Today, December 14, 2010, marks the 92nd birthday of Bellur Krishnamachar Sundararaja Iyengar, known to the world as B.K.S. Iyengar, the world’s greatest living yoga master, and to his students as Guruji. Mr. Iyengar has been teaching yoga for more than 75 years, and gained international fame when he befriended Yehudi Menuhin, a world famous violinist, who arranged for him to teach in Europe. Since that time, Mr. Iyengar has been credited as perfecting the yoga asana practice that is most widely taught in the west.
Mr. Iyengar was born in 1918 in Bellur, India, into a poor family and had a difficult childhood. His father died when he was young, and he suffered from a number of serious illnesses including malaria, tuberculosis, thyphoid fever, and malnutrition. At age 15, Mr. Iyengar’s brother-in-law, Sri Krishnamacharya, brought him to Mysore and taught him an asana practice to improve his health. In his 2005 book Light on Life, Mr. Iyengar describes his early life and how he came to yoga:
My poor health was matched, as it often is when one is sick, by my poor mood. A deep melancholy often overtook me, and at times I asked myself whether life was worth the trouble of living.
Seeing that the general state of my health was so poor, my brother-in-law recommended a stiff regime of yoga practice to knock me into shape and strengthen me up to face life’s trials and challenges as I approached adulthood.
Mr. Iyengar’s yoga practice began with the physical asana practice. And in Light on Life, he explains that yoga is so much more:
The practice of yogasana for the sake of health, to keep fit, or to maintain flexibility is the external practice of yoga.
While this is a legitimate place to begin, it is not the end… Even in simple asanas, one is experiencing the three levels of quest: the external quest, which brings firmness of the body; the internal quest, which brings steadiness of intelligence; and the innermost quest, which brings benevolence of spirit.
In a press conference held last Friday at Ramamani Iyengar Memorial Institute in Pune, India, on Friday, Iyengar discussed his past, and the present state of yoga. In an article from Indian news outlet Daily News & Analysis, Iyengar is quoted as saying:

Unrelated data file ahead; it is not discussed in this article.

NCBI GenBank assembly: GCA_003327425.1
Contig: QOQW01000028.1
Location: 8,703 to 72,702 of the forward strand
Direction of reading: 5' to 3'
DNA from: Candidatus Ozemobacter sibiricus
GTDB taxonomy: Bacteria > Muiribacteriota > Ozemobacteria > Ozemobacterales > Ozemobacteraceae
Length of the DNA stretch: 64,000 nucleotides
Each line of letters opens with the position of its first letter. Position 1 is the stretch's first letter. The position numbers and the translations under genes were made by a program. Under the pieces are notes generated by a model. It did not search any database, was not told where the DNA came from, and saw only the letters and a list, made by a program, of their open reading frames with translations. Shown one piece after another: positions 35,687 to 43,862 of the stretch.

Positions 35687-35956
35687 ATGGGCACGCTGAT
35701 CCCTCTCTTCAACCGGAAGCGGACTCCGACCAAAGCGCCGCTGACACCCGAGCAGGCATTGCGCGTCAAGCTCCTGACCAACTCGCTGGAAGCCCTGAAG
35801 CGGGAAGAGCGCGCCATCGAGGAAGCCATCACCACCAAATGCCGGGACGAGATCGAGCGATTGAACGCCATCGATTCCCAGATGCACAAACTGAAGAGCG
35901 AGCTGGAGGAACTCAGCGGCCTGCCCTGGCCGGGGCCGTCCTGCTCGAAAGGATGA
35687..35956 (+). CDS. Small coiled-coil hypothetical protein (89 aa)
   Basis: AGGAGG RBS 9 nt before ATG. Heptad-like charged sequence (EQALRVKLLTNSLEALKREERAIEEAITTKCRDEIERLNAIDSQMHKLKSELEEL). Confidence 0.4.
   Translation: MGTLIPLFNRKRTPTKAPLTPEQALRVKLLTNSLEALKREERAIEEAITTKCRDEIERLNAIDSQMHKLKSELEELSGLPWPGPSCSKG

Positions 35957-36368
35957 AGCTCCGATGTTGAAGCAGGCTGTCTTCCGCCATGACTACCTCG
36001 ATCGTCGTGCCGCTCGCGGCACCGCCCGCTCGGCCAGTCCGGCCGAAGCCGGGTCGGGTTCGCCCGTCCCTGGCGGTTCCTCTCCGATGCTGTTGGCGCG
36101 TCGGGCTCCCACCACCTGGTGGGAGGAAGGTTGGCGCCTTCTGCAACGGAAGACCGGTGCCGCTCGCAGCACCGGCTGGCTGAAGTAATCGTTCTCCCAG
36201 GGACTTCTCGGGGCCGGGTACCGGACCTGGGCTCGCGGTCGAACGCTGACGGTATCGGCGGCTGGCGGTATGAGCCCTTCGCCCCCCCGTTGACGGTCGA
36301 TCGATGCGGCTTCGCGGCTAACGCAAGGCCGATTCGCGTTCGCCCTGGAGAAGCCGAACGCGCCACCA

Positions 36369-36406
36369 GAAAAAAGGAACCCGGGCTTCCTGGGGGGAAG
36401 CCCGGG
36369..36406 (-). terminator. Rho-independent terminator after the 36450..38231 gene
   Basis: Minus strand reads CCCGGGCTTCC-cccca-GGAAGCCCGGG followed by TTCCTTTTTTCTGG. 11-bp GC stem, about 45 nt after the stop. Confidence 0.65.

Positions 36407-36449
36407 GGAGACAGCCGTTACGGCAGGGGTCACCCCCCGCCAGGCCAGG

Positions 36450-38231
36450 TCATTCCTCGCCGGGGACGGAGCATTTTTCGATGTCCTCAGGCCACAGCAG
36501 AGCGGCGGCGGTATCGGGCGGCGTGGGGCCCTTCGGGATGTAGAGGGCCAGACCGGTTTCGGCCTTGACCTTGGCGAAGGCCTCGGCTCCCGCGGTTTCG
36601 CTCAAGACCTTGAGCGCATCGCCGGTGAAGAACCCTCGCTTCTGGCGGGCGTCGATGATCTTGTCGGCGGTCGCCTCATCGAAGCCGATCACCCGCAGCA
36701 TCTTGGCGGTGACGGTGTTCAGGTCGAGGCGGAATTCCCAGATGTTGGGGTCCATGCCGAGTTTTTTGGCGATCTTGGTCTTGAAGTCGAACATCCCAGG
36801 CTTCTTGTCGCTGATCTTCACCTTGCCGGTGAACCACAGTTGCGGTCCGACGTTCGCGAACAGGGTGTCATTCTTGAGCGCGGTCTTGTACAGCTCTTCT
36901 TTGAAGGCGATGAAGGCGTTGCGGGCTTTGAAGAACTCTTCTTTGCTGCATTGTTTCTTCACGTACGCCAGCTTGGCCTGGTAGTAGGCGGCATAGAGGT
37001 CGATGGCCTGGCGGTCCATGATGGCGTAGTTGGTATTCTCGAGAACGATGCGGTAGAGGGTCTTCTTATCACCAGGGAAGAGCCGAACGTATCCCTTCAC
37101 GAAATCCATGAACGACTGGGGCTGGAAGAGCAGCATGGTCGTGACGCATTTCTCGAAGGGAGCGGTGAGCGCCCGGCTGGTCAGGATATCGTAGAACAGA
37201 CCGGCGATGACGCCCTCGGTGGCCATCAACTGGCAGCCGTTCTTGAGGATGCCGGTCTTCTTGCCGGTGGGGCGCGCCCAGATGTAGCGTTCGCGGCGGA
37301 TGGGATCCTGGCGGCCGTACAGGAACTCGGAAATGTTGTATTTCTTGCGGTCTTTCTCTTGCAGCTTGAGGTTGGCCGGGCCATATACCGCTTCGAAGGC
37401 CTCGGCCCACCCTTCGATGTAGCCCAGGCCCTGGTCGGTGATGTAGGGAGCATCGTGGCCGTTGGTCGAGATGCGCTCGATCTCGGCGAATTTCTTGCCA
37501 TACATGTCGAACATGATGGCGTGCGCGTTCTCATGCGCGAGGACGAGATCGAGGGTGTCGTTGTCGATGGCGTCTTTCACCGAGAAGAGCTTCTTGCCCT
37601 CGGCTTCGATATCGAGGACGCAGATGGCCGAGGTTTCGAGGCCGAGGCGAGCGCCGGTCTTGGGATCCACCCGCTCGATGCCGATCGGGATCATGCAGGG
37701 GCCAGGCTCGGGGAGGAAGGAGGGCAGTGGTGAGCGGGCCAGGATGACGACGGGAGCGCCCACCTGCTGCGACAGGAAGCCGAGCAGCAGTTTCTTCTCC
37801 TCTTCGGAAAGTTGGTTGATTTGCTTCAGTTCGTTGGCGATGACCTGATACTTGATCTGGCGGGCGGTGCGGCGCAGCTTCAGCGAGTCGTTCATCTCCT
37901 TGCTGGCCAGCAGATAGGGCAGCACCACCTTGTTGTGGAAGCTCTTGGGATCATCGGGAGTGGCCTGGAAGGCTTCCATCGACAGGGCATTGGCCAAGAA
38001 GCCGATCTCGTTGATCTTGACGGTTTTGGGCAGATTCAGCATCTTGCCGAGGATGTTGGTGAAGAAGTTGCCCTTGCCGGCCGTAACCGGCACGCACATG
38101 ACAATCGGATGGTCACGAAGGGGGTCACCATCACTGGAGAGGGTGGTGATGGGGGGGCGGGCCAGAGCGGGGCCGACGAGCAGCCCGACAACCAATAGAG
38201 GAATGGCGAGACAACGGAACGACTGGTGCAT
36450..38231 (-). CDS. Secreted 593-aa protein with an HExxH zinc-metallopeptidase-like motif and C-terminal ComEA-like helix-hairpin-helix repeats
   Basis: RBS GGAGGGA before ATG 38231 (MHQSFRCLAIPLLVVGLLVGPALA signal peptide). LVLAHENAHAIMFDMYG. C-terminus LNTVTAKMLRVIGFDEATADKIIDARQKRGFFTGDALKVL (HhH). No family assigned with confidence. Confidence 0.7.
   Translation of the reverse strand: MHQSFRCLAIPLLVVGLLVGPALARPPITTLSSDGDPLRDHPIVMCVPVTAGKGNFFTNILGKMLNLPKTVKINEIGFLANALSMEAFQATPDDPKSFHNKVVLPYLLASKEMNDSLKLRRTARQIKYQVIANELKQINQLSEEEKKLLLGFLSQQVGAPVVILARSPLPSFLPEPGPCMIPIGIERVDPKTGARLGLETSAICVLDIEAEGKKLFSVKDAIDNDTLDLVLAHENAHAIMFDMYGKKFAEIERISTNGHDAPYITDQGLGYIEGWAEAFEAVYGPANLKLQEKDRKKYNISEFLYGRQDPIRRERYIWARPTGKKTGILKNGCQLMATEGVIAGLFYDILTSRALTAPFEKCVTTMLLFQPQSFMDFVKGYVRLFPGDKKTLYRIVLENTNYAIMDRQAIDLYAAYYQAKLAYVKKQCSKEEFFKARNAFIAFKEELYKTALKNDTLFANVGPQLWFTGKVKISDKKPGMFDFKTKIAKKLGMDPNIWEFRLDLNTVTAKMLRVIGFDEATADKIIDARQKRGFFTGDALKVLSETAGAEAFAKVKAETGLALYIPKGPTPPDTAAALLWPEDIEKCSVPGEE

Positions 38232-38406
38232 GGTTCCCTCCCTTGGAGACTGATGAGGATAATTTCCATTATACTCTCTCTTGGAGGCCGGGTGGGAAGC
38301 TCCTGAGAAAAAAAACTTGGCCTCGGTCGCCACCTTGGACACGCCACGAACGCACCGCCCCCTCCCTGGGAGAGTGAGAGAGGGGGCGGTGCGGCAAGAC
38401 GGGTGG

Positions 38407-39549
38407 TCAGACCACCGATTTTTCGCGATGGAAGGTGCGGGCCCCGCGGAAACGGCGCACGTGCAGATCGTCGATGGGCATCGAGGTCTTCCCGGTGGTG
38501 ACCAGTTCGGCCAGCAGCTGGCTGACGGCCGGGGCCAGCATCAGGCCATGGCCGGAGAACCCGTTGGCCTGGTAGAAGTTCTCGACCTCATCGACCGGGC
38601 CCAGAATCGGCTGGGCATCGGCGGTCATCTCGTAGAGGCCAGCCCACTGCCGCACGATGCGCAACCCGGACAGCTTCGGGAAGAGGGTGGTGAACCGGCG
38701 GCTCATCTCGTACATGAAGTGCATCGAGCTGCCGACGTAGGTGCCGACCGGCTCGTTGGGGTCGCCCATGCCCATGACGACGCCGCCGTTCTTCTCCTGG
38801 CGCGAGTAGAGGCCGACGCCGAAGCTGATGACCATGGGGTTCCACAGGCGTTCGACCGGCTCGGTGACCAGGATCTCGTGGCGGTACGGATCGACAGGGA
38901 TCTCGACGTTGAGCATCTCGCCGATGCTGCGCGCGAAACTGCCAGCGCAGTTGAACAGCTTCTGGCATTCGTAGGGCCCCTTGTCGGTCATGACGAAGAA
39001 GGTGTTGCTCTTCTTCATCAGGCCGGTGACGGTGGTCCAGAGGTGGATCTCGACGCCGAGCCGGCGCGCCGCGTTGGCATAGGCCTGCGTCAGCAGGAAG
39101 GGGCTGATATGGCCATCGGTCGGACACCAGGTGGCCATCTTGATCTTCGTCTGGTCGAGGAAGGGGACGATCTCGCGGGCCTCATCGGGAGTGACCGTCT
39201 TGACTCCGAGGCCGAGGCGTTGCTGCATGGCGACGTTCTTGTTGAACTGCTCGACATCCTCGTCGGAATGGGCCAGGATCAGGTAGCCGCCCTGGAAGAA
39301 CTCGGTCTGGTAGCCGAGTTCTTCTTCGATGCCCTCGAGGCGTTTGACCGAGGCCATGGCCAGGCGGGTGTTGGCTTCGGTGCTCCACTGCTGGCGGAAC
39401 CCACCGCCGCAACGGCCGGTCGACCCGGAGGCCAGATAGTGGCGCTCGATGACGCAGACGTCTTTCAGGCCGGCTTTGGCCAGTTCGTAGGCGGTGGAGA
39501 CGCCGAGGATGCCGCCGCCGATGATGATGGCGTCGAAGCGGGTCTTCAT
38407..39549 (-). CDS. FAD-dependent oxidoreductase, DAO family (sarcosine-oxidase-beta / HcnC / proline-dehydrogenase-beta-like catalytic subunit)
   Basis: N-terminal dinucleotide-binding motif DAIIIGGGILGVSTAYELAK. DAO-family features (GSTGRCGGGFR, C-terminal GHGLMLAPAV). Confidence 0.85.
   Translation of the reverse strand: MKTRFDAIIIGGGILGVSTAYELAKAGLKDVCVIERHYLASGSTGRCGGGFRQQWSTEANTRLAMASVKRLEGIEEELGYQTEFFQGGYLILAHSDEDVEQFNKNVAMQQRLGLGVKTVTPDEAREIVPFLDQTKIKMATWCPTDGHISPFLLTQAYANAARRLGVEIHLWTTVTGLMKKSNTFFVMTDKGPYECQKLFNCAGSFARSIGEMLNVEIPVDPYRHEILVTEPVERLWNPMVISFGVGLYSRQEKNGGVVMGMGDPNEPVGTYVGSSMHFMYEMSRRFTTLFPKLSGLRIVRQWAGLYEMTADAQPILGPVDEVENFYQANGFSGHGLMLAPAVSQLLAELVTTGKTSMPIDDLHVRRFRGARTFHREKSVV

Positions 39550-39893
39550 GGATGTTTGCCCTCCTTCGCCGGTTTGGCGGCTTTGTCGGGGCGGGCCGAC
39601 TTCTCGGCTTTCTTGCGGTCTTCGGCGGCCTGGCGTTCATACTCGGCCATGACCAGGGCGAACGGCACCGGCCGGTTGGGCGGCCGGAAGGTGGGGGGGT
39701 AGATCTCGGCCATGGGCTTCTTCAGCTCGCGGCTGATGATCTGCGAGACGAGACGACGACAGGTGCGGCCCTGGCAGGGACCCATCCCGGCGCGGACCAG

I believe in living in the present tense. There is no point crying about the past and speculating about the future. I had a very difficult past. I had only two students in 1939 and the people in Pune were actually hostile towards me. However, I worked harder and succeeded. Today, Iyengar yoga has become a massive tree which has spread across the world. Nobody is hostile towards me and I have so many friends. I have every reason to live in the present.
Of his own yoga practice, all three hours a day of it, Mr. Iyengar says:
Yoga is not an addiction for me. It was an addiction when I was a young man. Today, yoga inspires me. Every day, I learn something new and interesting. I cannot have my meals, without practicing yoga. My practice gives me new ideas, thoughts and feelings.
There are 300 joints, 700 muscles and 96 kms of blood circulation system in our body. When I practice a particular asana, I need to pay attention to every single part of my body. When I practice, my intellectual awareness is flows from head to toe, like the river to the sea. I find this gratifying and interesting.
Mr. Iyengar officially retired from teaching yoga in 1984, but is actively involved in the world of Iyengar yoga. He has authored 14 books, the first of which, Light on Yoga, was published in 1966 and has since become an international best-seller and has been translated into 17 languages.
One of my favorite books Iyengar: The Yoga Master, was not written by Mr. Iyengar, but is a collection of stories written by his students and recounts the impact that he has had on individuals and the world.
In honor of Mr. Iyengar’s birthday, I invite you to leave comments here including personal stories, thoughts, or simply birthday wishes.
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